The early success of Scouting was immediate and huge. And 100 years later the Scout Movement continues to grow. Yet as Scouting has grown, the church in this country has witnessed a steady decline and particularly amongst young people. Is there anything the church can learn from the continued success of Scouting?
Some churches today are thankfully enjoying increasing numbers. When a first generation church forms it does so in ways that are relevant to the people and the culture it serves. And it grows. When a church becomes a second, third, fourth generation church it tends to remain very much in the mould in which it was formed.
“Scouting is a movement, because it moves forward. As soon as it stops moving, it becomes an Organisation, and is no longer Scouting.” (from the Scout website)
To what extent has the church become an organisation rather than the dynamic, spirit-led movement seen in Acts? Scouting has been able to embrace change, and because it has constantly adapted to the age in which it operates Scouting remains relevant to the lives of young people and is able to offer much to excite and inspire them. To what extent is the church able to embrace and deal with change? Is it something welcomed as an exciting opportunity, or tolerated as an unwelcome necessity, or rejected altogether?
Scouting is a movement which successfully networks. This provides a strong sense of connection with something much bigger than just the local Group. How easy is it for a local church to live in glorious isolation from all that takes place not only in the world but also within our own denomination and the rest of the Christian church?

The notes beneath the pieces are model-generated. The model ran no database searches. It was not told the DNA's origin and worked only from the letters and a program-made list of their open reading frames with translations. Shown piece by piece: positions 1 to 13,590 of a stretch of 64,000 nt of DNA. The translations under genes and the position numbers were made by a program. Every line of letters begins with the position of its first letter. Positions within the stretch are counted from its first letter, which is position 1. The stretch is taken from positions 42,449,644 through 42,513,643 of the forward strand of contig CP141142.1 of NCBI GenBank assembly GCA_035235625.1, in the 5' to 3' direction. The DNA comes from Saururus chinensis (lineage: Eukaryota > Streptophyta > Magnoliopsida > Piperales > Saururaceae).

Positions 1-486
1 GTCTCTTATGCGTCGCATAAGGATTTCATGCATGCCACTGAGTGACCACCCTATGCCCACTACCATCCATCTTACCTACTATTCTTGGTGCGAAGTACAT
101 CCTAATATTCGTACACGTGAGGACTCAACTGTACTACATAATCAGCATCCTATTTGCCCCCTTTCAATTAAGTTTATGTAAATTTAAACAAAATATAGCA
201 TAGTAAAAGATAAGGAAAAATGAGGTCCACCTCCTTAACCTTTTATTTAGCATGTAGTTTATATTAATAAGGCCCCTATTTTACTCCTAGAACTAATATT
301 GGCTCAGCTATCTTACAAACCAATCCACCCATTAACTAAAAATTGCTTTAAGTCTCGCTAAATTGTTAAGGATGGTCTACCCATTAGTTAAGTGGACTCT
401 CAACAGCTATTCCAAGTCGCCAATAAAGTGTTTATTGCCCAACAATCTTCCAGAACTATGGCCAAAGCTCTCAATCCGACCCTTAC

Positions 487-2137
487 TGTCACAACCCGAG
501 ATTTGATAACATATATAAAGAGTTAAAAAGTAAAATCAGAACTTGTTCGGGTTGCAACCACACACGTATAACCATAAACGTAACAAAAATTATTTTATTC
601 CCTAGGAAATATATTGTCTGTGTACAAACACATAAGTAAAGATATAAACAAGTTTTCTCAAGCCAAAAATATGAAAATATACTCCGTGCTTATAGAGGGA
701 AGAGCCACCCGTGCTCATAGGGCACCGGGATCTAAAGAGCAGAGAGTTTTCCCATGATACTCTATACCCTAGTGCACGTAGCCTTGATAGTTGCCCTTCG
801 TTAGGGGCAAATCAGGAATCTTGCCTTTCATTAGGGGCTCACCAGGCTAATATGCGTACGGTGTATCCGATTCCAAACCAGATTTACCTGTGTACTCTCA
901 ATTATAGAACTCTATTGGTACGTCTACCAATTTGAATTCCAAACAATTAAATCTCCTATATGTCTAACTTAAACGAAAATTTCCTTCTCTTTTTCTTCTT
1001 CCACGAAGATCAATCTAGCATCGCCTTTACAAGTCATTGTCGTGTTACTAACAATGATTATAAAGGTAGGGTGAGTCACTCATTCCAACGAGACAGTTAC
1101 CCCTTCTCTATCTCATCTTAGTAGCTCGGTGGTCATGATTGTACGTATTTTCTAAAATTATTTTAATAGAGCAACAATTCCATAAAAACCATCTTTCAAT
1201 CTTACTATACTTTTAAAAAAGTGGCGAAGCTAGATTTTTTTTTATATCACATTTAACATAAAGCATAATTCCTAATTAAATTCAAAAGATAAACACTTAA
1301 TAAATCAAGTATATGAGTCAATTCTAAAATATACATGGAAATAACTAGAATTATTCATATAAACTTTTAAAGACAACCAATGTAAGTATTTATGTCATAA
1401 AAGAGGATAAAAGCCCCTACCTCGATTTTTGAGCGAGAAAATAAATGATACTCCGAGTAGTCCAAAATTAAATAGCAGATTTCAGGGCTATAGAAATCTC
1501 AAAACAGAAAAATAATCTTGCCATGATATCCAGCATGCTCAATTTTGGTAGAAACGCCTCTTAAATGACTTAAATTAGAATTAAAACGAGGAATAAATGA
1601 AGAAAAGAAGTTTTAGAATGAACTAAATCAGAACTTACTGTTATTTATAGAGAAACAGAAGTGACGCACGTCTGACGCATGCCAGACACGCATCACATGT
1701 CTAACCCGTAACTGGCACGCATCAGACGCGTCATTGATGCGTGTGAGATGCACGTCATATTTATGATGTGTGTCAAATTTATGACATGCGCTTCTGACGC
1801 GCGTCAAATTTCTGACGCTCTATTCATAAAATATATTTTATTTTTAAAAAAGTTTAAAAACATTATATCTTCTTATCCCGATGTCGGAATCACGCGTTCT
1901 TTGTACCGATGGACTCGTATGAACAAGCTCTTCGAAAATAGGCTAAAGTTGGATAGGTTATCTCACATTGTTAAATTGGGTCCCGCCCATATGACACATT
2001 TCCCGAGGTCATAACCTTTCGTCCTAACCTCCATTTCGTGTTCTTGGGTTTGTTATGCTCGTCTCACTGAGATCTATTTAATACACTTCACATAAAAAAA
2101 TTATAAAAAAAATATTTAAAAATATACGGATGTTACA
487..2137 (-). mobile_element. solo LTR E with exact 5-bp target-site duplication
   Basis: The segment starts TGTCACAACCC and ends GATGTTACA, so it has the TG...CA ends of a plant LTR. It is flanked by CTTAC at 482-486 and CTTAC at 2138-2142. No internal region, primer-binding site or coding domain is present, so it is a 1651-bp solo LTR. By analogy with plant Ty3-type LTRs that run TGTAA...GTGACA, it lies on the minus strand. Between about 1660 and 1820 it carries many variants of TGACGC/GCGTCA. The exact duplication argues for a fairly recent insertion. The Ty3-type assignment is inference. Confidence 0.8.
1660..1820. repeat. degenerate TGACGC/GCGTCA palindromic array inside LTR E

The Scouting programme reflects the huge variation in members’ interests and backgrounds – it recognises and celebrates difference – all under one umbrella but meeting in their various age and interest groups. Maybe we in the church can get too caught up on the holy grail of All Age Worship instead of concentrating on All Age Belonging. Whilst we need to feel connected to each other, we don’t all have to be doing the same thing at the same time. We don’t all have to worship in the same one hour on Sunday morning. Worship can happen on any day and at any time.
Scouts are encouraged to take part in a wide range of activities. Participation is a key to their success. How much has church-going become a spectator activity? How easy is it for a church service to be marked out of ten by the audience, and that mark given in respect of the entertainment and comfort value?
Scouts take part in a balanced programme that helps young people to find out about the world in which they live, and encourages them to discover more of themselves by providing opportunities to explore their own values and personal attitudes. How eager are we in the church to talk about our faith to each other? How eager are we to say what difference our faith makes to our lives? How eager are we to share together in something like VISION4LIFE?
Scouting is exciting and it is outward looking. Can we say the same about the church? Scouting is about being with friends, being part of a team, participating fully in the adventure and opportunities of life. Is that what we feel in our churches?
I don’t want to take the analogy between the church and Scouting too far, but perhaps we should think why young people flock to the latter and mostly shun the former. Scouting has been largely successful in ridding itself of its stuffy old image; the church has been far less successful in this.
An important consideration in all this is our parade services, because (correct me if I am wrong) I am just a tiny bit doubtful that either the leaders or the members leap for joy when one is coming up.
Sunday morning and young people is no longer always a good combination. As a church we need to think out of the box, we need to decide if we are prepared to take the risks that are involved in remaining relevant in a changing world.
From a talk by Revd Liz Shaw, minister of St Andrew’s URC Eastcote, at a special parade service to mark the centenary of Scouting.